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Brain Tumour Current Events, Brain Tumour News Articles.
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Using sugar to detect malignant tumors
Ordinary sugar could become a contrast agent of the future for use in magnetic resonance tomography examinations of tumors. Malignant tumors show higher sugar consumption than surrounding tissue. (2016-02-22)

Mobile phone use not linked to increased risk of glioma brain tumours
Mobile phones are not associated with an increased risk of the most common type of brain tumour, finds the first UK study of the relationship between mobile phone use and risk of glioma. The results are published online by the BMJ today. (2006-01-19)

New findings show that different brain tumors have the same origin
Glioma is a common name for serious brain tumors. Different types of glioma are usually diagnosed as separate diseases and have been considered to arise from different cell types in the brain. Now researchers at Uppsala University have shown that one and the same cell of origin can give rise to different types of glioma. This is important for the basic understanding of how these tumors are formed and can contribute to the development of more efficient and specific glioma therapies. (2014-10-28)

3-D cancer models give fresh perspective on progress of disease
Computer models of developing cancers reveal how tiny movements of cells can quickly transform the makeup of an entire tumor. (2015-08-26)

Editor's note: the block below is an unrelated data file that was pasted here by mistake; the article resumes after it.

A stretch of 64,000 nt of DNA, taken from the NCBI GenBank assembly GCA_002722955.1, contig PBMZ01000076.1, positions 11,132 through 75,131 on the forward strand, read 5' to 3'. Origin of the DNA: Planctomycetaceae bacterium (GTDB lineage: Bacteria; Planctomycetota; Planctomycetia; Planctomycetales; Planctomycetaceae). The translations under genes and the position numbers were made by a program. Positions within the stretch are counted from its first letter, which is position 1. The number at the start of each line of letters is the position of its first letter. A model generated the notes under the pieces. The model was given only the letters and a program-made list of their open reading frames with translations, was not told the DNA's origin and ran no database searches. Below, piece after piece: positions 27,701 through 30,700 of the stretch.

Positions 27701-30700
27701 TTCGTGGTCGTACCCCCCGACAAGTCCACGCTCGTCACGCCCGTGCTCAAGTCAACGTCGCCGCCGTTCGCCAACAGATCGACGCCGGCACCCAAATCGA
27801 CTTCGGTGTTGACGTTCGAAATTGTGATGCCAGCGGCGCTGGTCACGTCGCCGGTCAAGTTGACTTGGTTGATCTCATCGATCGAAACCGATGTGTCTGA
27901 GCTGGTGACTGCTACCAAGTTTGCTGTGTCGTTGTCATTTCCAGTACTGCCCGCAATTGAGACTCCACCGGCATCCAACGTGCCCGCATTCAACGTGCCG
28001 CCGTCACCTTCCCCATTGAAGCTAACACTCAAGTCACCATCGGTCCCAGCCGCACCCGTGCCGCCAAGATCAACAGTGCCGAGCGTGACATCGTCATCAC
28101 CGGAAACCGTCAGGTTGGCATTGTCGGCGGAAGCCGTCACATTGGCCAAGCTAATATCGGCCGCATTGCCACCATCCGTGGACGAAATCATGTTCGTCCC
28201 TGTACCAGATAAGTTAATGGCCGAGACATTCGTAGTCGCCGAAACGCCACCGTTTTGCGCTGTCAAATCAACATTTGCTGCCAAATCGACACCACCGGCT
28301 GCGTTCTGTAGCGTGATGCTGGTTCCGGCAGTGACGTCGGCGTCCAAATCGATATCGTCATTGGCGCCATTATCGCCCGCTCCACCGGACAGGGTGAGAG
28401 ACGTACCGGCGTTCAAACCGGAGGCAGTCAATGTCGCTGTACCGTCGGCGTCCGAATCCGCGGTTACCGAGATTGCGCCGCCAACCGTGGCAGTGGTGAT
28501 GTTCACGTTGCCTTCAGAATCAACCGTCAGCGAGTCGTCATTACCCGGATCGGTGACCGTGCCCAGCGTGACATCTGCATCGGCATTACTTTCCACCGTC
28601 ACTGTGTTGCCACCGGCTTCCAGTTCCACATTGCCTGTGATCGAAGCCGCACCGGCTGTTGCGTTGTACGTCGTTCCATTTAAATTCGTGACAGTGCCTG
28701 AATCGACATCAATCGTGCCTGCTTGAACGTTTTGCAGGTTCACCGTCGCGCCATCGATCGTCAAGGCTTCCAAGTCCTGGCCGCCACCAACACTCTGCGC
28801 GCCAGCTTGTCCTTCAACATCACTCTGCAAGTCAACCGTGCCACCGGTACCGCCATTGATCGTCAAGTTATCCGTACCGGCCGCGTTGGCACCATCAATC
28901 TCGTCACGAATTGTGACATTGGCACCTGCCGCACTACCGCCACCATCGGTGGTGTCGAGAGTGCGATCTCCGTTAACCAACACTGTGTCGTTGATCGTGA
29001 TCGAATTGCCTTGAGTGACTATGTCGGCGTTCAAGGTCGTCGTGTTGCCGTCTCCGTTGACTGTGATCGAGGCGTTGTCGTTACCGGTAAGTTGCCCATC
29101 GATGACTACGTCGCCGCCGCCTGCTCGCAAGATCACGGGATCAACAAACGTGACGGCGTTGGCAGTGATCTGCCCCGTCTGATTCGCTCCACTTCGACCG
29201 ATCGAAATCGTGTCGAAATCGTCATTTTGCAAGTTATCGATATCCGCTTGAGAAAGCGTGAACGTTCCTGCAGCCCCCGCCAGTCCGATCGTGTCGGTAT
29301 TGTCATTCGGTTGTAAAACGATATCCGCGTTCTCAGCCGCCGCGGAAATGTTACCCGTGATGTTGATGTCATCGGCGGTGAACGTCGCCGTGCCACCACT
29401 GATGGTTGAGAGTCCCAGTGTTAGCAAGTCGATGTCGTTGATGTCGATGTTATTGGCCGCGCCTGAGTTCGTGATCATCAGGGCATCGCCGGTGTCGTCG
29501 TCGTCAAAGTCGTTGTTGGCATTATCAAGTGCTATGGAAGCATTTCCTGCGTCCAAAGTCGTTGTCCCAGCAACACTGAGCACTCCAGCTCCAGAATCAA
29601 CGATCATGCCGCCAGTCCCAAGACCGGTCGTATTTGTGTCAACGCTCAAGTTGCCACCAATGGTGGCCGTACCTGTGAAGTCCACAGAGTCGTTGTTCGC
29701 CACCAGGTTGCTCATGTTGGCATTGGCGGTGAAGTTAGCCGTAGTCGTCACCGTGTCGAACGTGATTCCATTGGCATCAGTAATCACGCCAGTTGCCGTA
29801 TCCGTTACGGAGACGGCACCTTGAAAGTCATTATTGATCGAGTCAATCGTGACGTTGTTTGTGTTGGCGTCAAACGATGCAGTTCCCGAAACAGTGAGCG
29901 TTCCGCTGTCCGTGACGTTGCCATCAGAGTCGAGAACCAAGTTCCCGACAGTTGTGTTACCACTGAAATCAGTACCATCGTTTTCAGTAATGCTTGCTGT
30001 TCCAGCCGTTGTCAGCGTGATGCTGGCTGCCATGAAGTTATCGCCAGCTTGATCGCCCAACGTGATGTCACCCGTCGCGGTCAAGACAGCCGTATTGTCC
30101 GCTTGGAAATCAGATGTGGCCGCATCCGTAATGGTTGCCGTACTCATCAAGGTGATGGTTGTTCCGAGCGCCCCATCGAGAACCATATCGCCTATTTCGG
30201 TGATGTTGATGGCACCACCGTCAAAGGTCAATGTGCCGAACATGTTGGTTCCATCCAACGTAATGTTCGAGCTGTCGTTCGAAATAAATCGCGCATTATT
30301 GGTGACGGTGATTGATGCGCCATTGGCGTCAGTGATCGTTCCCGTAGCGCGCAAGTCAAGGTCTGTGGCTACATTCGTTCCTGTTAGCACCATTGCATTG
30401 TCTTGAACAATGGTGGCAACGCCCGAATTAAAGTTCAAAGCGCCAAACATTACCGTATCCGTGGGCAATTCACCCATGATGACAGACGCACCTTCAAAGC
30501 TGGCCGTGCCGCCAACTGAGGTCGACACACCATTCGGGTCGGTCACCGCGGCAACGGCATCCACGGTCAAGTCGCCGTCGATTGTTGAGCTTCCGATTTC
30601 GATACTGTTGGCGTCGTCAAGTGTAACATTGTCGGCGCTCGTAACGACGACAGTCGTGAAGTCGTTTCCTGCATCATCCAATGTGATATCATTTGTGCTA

Scientists map out how childhood brain tumors relapse
Researchers have discovered the unique genetic paths that the childhood brain tumor medulloblastoma follows when the disease comes back (2014-12-18)

Vital funding for children's brain tumor research
New research into drugs which could prevent the return of persistent brain tumors in children has won vital funding from two major brain tumor charities. (2011-03-04)

Therapy response in brain tumor cells is linked to disease prognosis
The brain tumor form glioblastoma is difficult to treat and has very poor prognosis. In a new study, published today in the journal Cell Reports, scientists from Uppsala University show that a type of stem cell in the tumor is present in different states, with different response to drugs and radiation. The results may open an avenue towards development of new treatment strategies designed to reverse therapy resistant cell states to more sensitive states. (2016-12-13)

Study brings greater understanding of tumor growth mechanism
A study led by researchers from Plymouth University Peninsula Schools of Medicine and Dentistry has for the first time revealed how the loss of a particular tumor suppressing protein leads to the abnormal growth of tumors of the brain and nervous system. (2013-05-16)

Some brain tumors mimic the genetic program of germline cells
Scientists at IRB Barcelona have discovered that some brain tumors in larvae of the fruit fly Drosophila melanogaster use the genetic program of germline cells to grow. The removal of some of these genes leads to healthy brains. This finding demonstrates that these genes are crucial for tumor development. The study, headed by ICREA researcher Cayetano Gonzalez, is published today in the prestigious journal Science. (2010-12-23)

Treatment of common virus can reduce tumour growth
Researchers at Karolinska Institutet in Sweden have demonstrated for the first time that it is possible to inhibit the growth of brain tumours by treating the common Cytomegalovirus (CMV). The virus, which is found in a wide range of tumor types, offers a possible route towards controlling tumor growth and reducing the size of the tumor as a complement to conventional cytotoxin-based therapies. (2011-09-27)

Researchers find potential to make brain cancers in children respond better to treatment